The good news is that not only can you negate this potential downside, you can actually leverage this negative dimension to experience greater success in what you are doing.
When you feel stress about performing an upcoming task, how can you find stress relief by reducing your anxiety levels?
Here’s why this is crucial: If you don’t reduce your anxiety, it will almost certainly impact your performance… potentially leading to a self-fulfilling prophecy – things didn’t turn out well, just like you were worried about in the first place.
Researchers at Michigan State University discovered a simple technique that measurably reduces your anxiety levels, allowing you to perform without the crippling effects of the anxiety.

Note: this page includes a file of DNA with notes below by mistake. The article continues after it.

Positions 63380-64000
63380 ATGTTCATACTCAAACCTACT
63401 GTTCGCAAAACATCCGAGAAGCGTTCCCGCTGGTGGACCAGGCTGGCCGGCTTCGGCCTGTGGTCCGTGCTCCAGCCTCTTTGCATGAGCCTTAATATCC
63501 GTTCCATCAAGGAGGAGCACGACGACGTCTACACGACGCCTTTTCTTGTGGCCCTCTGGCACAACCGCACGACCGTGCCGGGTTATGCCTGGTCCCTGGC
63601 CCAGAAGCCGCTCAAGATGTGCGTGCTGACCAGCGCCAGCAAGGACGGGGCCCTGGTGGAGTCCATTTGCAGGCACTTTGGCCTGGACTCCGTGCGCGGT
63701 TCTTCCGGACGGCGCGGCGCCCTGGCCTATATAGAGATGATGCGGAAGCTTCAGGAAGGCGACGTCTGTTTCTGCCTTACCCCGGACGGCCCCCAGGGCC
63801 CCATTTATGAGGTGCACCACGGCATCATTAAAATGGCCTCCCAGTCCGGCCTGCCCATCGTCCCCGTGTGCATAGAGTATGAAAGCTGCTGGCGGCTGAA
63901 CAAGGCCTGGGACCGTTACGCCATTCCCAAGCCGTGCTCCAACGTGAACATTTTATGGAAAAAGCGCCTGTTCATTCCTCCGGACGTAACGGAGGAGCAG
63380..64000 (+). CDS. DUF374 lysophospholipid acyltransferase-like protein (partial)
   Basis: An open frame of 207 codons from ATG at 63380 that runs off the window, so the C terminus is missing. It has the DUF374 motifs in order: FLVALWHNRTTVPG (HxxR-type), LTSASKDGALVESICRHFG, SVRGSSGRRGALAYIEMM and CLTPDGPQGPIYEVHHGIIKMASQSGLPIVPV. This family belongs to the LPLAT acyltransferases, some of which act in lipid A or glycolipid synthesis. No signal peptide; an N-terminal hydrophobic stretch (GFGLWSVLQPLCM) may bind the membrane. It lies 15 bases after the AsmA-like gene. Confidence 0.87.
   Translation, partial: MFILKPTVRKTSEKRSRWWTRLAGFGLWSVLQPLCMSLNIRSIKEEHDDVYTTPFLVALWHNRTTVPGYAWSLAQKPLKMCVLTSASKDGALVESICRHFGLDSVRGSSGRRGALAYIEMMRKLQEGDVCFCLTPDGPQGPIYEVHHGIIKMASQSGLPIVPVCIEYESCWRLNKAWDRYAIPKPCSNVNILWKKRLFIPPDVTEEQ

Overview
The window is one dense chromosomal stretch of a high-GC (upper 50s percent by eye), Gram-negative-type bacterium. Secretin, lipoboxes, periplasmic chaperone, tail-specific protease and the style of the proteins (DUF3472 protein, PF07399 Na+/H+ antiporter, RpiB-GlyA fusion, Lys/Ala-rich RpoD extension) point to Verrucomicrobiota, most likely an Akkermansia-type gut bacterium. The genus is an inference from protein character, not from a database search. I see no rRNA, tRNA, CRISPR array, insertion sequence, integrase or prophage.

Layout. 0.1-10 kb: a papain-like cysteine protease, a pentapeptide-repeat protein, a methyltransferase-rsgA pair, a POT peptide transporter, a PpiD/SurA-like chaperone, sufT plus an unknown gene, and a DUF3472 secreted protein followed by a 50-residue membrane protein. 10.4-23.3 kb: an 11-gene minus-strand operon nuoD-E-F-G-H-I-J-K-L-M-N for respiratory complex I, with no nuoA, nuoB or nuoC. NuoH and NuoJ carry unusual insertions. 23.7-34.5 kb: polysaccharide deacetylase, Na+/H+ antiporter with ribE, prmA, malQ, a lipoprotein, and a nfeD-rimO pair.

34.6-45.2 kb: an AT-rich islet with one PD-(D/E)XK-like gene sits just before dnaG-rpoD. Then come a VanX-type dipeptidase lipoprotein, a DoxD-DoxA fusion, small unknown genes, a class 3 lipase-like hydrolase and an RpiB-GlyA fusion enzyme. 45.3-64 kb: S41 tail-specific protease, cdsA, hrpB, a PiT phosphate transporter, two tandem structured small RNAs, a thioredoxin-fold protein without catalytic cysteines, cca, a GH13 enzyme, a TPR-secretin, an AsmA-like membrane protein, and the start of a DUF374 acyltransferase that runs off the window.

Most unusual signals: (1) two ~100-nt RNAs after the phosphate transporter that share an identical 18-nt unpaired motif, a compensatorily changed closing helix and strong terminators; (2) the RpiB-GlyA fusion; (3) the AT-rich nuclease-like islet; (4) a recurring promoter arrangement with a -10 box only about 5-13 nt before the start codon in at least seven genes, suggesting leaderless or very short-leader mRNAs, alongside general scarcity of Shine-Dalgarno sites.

I believe this technique has broader application for the anxiety and stress you face in your life (not just for an upcoming task).
I use it every day, and I can attest to its power to release much of the anxiety you unnecessarily carry around with yourself.
In 2016, the movie Split was based on a man with multiple personalities (who did some very bad things).
Without all the bad, I sometimes think I may have multiple personalities, too.
Here’s why: there is a part of me that is VERY eager to do more, see more, be more. I have dreams and ambitions that excite me sooo much. I feel very motivated to reach new heights.
But, then there’s another part of me.
This other side of me constantly yearns for relaxing, or for taking it easy because I am tired or stressed. Or it convinces me to pursue my dreams later, when I will feel more motivated, or more energetic or clearheaded.
Does this sound familiar? You have good things you really want to do… but when it comes to the daily decisions affecting those good things, you keep choosing the easy route?
Stay with me here. I want to share some research insights that can help you escape your comfort zone and get where you really want to go.